Actionable negligence is the breach of a legal duty owing to a party that was injured. In order to prove negligence, a plaintiff must show that defendant owed him/her a legal duty. When a statute or ordinance is enacted for the benefit or protection of the injured person, the violation of a statute or other enactment of similar force is negligence. A proof that a defect or dangerous condition in the premises was created or maintained in violation of a statute, or of an enactment of similar force, is sufficient to establish the occupant’s negligence, or to raise a presumption of negligence.
It is not sufficient to show that the defendants owed a duty to the state or some third party, but the duty must be one which is owed directly to the claimant party[i].
Most of the state statutes require that an employer maintain a safe working environment. “Every employer and owner of a public building is to provide a place that is safe for employees and for frequenters of that place, and every employer and every owner of a place of employment or a public building shall so construct, repair or maintain such place of employment or public building as to render the same safe”[ii]. This duty has a higher standard of care than that imposed by common-law negligence[iii].
The State, as owner and maintainer of land for public use, would exercise reasonable care to prevent, or to warn against, dangers to claimant and others coming upon the land which the State’s agents knew, or should have known, existed[iv].
All persons, firms or corporations owning or being in possession of land upon which there is located an abandoned well or cesspool must cover the same with suitable protective construction. The person who omits to comply with these rules is guilty of a misdemeanor[v].
When there is a violation of a specific statutory duty of the employer to fence or guard machinery declared by law to be dangerous, the employer, and not the workman, assumes the risk of injury to the workman[vi].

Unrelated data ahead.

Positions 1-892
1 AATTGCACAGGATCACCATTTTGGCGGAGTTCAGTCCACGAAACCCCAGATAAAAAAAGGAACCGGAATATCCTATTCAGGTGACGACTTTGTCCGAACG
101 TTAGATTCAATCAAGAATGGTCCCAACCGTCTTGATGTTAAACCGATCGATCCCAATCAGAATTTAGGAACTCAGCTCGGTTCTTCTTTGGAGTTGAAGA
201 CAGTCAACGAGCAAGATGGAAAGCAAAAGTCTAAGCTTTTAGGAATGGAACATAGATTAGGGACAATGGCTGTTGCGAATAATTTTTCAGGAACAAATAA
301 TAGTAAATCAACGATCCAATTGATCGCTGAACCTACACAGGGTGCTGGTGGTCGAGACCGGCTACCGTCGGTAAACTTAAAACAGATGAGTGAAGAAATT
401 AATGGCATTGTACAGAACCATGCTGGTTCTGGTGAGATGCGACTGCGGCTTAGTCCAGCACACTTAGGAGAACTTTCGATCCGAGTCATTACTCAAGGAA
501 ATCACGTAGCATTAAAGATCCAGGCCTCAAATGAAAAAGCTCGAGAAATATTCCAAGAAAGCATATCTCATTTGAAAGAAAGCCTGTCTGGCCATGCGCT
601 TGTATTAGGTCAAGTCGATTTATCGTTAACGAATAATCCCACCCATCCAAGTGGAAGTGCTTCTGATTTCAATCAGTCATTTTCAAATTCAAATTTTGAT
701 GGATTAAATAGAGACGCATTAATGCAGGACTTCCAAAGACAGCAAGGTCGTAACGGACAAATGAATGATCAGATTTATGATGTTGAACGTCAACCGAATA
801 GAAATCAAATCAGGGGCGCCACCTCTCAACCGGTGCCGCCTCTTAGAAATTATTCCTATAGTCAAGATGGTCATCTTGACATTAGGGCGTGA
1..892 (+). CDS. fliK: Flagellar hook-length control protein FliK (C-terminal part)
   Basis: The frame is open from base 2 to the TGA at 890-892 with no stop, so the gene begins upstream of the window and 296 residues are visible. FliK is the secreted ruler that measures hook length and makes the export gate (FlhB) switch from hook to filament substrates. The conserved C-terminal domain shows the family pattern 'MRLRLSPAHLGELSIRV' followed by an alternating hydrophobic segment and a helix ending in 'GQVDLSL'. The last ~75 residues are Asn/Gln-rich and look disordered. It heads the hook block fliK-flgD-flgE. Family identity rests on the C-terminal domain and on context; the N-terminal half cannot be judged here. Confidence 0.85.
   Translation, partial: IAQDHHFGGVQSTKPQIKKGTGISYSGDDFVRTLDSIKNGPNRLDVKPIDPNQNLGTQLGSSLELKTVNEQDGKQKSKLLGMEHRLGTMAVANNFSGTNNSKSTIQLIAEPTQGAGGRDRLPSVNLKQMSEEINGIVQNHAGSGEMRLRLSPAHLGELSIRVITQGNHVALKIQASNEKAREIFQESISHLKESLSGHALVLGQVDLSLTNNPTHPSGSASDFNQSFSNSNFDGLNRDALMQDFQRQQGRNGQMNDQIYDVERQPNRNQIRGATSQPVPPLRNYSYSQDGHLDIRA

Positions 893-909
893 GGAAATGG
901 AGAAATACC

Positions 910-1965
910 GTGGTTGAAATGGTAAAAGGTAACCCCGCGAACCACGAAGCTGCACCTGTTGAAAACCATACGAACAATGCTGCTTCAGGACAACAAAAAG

However, the safe-place statute addresses unsafe conditions, not negligent acts. In addition, the law does not require an employer or an owner of a public building to be insurers of frequenters of the premises[vii].
The right of action for damages for an injury resulting from the breach of a statutory duty depends upon the legislative intent in adopting the particular enactment. The general rule is that when a statute requires an act to be done by one person for the benefit of another, and an injury is sustained by one intended to be protected by reason of a violation of such statutory duty, an action lies in favor of the latter against the former for the neglect to perform such duty, even though the statute provides no special remedy.
The violation of a statute designed to protect human life or property is prima facie evidence of negligence. A party injured by such a violation can recover by showing that:
- the violation proximately caused the injury;
- the statute was intended to protect individuals from the kind of injury suffered; and
- the injured party belonged to the class of persons whom the rule was intended to protect from injury[viii].
[i] O’Leary v. Brooks Elevator Co., 7 N.D. 554, 564 (N.D. 1898).
[ii] Wis. Stat. § 101.11.
[iii] Dykstra v. Arthur G. McKee & Co., 92 Wis. 2d 17, 26 (Wis. Ct. App. 1979).
[iv] People v. Sandgren, 302 N.Y. 331, 339 (N.Y. 1951).
[v] NY CLS Gen Const § 37.
[vi] Monteith v. Kokomo Wood Enameling Co., 159 Ind. 149, 154-155 (Ind. 1902).
[vii] Strack v. Great Atlantic & Pacific Tea Co., 35 Wis. 2d 51, 54 (Wis. 1967).
[viii] Quinn v. Sigma Rho Chapter of Beta Theta Pi Fraternity, 155 Ill. App. 3d 231, 238 (Ill. App. Ct. 4th Dist. 1987).